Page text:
89. I am an American, Chicago born—Chicago, that somber city—and go at things as I have taught myself, free-style, and will make the record in my own way: first to knock, first admitted; sometimes an innocent knock, sometimes a not so innocent. —Saul Bellow, The Adventures of Augie March (1953)

90. The towers of Zenith aspired above the morning mist; austere towers of steel and cement and limestone, sturdy as cliffs and delicate as silver rods. —Sinclair Lewis, Babbitt (1922)

91. I will tell you in a few words who I am: lover of the hummingbird that darts to the flower beyond the rotted sill where my feet are propped; lover of bright needlepoint and the bright stitching fingers of humorless old ladies bent to their sweet and infamous designs; lover of parasols made from the same puffy stuff as a young girl's underdrawers; still lover of that small naval boat which somehow survived the distressing years of my life between her decks or in her pilothouse; and also lover of poor dear black Sonny, my mess boy, fellow victim and confidant, and of my wife and child. But most of all, lover of my harmless and sanguine self. —John Hawkes, Second Skin (1964)

92. He was born with a gift of laughter and a sense that the world was mad. —Raphael Sabatini, Scaramouche (1921)

93. Psychics can see the color of time it's blue. —Ronald Sukenick, Blown Away (1986)

94. In the town, there were two mutes and they were always together. —Carson McCullers, The Heart is a Lonely Hunter (1940)

95. Once upon a time two or three weeks ago, a rather stubborn and determined middle-aged man decided to record for posterity, exactly as it happened, word by word and step by step, the story of another man for indeed what is great in man is that he is a bridge and not a goal, a somewhat paranoiac fellow unmarried, unattached, and quite irresponsible, who had decided to lock himself in a room a furnished room with a private bath, cooking facilities, a bed, a table, and at least one chair, in New York City, for a year 365 days to be precise, to write the story of another person—a shy young man about of 19 years old—who, after the war the Second World War, had come to America the land of opportunities from France under the sponsorship of his uncle—a journalist, fluent in five languages—who himself had come to America from Europe Poland it seems, though this was not clearly established sometime during the war after a series of rather gruesome adventures, and who, at the end of the war, wrote to the father his cousin by marriage of the young man whom he considered as a nephew, curious to know if he the father and his family had survived the German occupation, and indeed was deeply saddened to learn, in a letter from the young man—a long and touching letter written in English, not by the young man, however, who did not know a damn word of English, but by a good friend of his who had studied English in school—that his parents both his father and mother and his two sisters one older and the other younger than he had been deported they were Jewish to a German concentration camp Auschwitz probably and never returned, no doubt having been exterminated deliberately X * X * X * X, and that, therefore, the young man who was now an orphan, a displaced person, who, during the war, had managed to escape deportation by working very hard on a farm in Southern France, would be happy and grateful to be given the opportunity to come to America that great country he had heard so much about and yet knew so little about to start a new life, possibly go to school, learn a trade, and become a good, loyal citizen. —Raymond Federman, Double or Nothing (1971)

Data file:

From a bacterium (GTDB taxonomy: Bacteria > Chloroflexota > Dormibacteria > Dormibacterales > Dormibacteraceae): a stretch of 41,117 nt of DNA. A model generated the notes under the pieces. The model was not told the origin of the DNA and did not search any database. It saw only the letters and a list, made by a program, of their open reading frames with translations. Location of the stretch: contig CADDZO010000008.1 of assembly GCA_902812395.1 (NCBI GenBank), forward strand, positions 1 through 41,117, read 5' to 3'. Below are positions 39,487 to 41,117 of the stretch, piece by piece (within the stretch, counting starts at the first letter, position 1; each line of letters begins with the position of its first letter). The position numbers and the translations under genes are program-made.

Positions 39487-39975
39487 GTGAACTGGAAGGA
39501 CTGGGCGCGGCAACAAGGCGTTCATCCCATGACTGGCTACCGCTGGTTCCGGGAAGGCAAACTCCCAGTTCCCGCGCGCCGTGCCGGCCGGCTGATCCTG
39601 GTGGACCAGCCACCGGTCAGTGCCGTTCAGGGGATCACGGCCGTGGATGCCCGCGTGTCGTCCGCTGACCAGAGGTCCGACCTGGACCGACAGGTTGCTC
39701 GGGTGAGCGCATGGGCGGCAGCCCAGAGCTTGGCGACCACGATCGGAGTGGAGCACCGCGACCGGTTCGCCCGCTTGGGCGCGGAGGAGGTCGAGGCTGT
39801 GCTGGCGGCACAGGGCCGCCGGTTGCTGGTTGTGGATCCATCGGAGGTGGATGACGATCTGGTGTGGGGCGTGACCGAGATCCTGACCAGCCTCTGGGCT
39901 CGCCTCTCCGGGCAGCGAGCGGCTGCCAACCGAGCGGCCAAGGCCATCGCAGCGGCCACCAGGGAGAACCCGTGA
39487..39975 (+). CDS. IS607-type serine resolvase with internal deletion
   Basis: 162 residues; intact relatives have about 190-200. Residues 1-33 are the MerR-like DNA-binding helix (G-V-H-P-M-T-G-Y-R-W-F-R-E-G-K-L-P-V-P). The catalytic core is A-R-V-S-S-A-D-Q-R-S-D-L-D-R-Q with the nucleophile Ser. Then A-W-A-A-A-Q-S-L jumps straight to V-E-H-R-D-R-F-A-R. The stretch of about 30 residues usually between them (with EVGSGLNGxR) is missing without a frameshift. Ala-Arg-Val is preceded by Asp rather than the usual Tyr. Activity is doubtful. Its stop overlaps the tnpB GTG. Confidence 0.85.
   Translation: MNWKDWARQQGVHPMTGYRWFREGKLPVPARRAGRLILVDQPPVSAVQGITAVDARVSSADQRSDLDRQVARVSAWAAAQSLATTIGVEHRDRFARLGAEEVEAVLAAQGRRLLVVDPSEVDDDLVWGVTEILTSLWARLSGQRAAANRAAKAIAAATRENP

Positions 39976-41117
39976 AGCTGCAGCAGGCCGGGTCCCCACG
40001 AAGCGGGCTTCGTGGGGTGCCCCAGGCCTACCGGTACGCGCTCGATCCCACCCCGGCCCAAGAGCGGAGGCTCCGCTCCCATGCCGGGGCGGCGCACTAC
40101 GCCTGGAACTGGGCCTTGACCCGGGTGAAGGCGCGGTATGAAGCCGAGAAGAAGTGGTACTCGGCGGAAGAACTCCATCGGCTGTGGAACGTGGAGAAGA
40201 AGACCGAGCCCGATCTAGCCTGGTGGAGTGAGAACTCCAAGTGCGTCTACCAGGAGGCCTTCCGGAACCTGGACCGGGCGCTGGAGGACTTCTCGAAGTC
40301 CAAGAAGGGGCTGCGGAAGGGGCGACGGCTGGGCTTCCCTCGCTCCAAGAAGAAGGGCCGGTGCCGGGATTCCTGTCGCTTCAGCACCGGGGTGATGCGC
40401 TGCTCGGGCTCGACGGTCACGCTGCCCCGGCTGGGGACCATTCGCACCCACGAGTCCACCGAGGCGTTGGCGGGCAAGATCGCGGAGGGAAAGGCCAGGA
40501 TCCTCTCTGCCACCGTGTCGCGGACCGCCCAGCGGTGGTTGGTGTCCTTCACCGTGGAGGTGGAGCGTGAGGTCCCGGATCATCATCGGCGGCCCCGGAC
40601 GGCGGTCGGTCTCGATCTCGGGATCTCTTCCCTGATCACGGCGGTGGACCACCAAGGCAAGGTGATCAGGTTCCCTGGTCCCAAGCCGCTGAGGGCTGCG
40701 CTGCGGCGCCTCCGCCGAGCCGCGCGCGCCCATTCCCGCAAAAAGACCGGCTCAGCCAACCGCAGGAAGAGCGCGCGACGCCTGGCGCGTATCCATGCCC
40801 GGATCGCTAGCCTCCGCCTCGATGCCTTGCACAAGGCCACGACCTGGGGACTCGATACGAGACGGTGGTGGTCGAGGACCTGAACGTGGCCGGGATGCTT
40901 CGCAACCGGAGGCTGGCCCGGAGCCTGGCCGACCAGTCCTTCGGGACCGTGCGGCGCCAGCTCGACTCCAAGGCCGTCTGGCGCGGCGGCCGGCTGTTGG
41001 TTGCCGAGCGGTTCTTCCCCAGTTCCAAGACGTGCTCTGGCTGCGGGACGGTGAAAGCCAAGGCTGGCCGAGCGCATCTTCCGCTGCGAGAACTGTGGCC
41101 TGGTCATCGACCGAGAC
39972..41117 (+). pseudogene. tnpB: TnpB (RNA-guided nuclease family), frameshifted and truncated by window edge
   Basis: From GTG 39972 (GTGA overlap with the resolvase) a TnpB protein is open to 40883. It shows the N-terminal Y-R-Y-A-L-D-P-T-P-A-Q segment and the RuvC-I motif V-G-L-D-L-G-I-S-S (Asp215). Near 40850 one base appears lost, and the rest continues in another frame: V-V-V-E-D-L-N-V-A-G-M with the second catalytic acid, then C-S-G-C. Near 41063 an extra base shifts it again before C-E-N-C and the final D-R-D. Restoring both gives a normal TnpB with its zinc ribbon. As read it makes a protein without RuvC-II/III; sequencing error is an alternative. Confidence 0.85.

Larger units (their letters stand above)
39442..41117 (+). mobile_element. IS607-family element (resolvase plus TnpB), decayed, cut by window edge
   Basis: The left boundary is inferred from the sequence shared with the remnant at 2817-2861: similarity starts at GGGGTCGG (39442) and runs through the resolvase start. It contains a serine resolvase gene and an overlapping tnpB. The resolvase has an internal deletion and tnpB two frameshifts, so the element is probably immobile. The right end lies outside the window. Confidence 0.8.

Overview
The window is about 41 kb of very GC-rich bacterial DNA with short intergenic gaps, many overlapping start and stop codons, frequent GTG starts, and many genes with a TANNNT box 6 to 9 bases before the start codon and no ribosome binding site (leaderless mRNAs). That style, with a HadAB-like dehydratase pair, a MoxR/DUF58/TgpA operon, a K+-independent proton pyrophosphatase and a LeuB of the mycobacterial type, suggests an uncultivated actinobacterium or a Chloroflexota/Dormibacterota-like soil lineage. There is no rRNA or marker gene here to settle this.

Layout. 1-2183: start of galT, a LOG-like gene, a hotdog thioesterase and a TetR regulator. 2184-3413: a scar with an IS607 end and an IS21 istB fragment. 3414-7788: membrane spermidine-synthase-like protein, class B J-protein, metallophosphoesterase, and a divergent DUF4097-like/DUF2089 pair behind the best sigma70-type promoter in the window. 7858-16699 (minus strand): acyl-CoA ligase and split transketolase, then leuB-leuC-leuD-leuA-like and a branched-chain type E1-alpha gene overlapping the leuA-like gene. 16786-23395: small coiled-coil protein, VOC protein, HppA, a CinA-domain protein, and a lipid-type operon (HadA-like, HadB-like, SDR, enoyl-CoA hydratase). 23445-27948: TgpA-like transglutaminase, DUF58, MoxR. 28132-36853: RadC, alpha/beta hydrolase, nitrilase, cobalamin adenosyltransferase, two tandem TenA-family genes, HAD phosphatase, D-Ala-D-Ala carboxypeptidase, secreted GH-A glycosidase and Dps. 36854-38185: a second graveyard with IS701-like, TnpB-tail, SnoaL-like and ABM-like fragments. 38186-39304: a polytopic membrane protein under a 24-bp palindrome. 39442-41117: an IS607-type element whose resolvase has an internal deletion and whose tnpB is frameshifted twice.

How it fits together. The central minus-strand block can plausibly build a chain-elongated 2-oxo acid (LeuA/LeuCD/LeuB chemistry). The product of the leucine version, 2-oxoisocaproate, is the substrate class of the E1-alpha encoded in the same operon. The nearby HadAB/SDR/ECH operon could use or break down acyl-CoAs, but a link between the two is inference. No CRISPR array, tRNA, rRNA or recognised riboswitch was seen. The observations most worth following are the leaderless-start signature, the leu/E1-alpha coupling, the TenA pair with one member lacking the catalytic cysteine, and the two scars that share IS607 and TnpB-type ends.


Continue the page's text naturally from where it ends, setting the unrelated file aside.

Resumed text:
96. Time is not a line but a dimension, like the dimensions of space. —Margaret Atwood, Cat's Eye (1988)

97. He—for there could be no doubt of his sex, though the fashion of the time did something to disguise it—was in the act of slicing at the head of a Moor which swung from the rafters. —Virginia Woolf, Orlando (1928)